# Nasty typo in PEP 238 (revised)

Guido van Rossum guido at python.org
Fri Jul 27 10:29:58 EDT 2001

```David Eppstein <eppstein at ics.uci.edu> writes:

> > >>    A. Use x*1.0/y for true division, divmod(x, y)[0] for int
> > >>       division.  Especially the latter is best hidden inside a
> > >>       function.  You may also write floor(x)/y for true division if
> > >>       you are sure that you don't expect complex numbers.
> > >>
> > >
> > >
> > > Shouldn't this be float(x)/y ?

Yes, it's a typo.

> > > I still don't like the phrase "true division", it implies a
> > > value judgement that quotients are somehow an inferior thing to
> > > want to compute.

I may go with your ratio.

> floor converts ints to floats????  This seems exactly backwards from what I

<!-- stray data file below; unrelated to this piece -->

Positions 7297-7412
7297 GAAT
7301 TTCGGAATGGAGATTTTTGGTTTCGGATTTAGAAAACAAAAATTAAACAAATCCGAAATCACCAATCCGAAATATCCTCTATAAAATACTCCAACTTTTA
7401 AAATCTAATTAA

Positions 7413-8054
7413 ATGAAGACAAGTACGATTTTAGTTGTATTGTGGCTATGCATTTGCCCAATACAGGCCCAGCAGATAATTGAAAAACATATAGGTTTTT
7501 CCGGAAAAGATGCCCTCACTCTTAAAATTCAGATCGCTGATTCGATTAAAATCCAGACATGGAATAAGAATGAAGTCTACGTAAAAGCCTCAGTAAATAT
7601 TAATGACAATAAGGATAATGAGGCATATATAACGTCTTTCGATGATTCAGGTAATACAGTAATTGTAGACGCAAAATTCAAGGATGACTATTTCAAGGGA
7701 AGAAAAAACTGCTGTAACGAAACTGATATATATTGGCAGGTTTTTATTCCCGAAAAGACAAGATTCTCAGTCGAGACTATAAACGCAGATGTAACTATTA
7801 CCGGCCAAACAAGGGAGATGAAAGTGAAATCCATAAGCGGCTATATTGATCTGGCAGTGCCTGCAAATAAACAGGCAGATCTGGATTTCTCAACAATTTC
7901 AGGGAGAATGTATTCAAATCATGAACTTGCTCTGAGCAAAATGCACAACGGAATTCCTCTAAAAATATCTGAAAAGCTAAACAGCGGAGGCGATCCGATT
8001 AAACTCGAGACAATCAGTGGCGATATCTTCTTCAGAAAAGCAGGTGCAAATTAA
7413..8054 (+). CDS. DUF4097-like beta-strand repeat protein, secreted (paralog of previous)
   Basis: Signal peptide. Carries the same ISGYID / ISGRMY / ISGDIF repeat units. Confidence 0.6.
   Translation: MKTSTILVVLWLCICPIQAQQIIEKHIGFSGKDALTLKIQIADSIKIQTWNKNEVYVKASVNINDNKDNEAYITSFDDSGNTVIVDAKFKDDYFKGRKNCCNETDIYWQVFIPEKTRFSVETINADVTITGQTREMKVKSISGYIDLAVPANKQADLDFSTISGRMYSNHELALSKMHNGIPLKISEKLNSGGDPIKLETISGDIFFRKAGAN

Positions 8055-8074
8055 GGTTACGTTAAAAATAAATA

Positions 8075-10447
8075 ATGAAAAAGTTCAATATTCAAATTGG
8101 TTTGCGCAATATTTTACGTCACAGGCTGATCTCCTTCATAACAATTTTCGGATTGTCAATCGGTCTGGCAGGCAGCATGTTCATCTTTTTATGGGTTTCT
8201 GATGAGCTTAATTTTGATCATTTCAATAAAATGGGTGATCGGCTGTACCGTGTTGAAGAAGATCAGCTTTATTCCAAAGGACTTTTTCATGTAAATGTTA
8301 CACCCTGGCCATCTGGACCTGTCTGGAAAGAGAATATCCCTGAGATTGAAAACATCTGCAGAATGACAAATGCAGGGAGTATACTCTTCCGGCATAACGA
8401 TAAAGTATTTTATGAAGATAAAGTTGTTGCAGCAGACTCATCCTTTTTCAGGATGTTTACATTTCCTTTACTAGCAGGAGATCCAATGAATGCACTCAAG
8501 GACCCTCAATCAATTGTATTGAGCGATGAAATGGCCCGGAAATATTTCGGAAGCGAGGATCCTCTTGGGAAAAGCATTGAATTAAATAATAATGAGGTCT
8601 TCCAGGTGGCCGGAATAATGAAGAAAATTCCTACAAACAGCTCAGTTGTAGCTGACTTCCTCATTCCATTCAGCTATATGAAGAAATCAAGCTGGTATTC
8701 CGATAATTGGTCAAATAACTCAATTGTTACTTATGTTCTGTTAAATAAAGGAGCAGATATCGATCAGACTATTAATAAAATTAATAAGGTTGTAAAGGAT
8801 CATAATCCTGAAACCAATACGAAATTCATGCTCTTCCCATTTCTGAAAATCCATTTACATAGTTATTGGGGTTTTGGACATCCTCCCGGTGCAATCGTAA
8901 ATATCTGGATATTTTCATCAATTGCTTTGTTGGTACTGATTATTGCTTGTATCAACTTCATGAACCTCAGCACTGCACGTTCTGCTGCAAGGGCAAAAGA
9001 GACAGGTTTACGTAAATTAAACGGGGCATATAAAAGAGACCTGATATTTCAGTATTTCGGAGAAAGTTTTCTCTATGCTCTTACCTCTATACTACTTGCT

> would expect.  And while it is certainly documented that way in the library
> reference (section 5), it is contradicted by the footnote in section 2
> about using floor and ceil for "well-defined conversions" from float to
> int, as well as the claim in the reference manual that integer-division is
> the same as applying floor to the result of mathematical division.

The floor() function is part of the math module, whose whole point is
to work with floats.  In the future, we may introduce a floor()
function in the standard library which should of course behave better.

> I have to consider this a big wart.
> Especially with the proposed changes to /, I would likely want to write
> code like i = floor(a/b) and j = ceil(c/d) but apparently this is going to
> need added coercions to get an integral type.

I hope you would use // rather than using floor().  For ceil(), I
guess you could use -(-c//d). :-(

> Anyway, back to the PEP, I don't think calling floor(x) is a very clear way
> of writing an int-to-float coercion, and it's still a bug because it will
> give you incorrect results if x is a non-integral float.

It was a typo.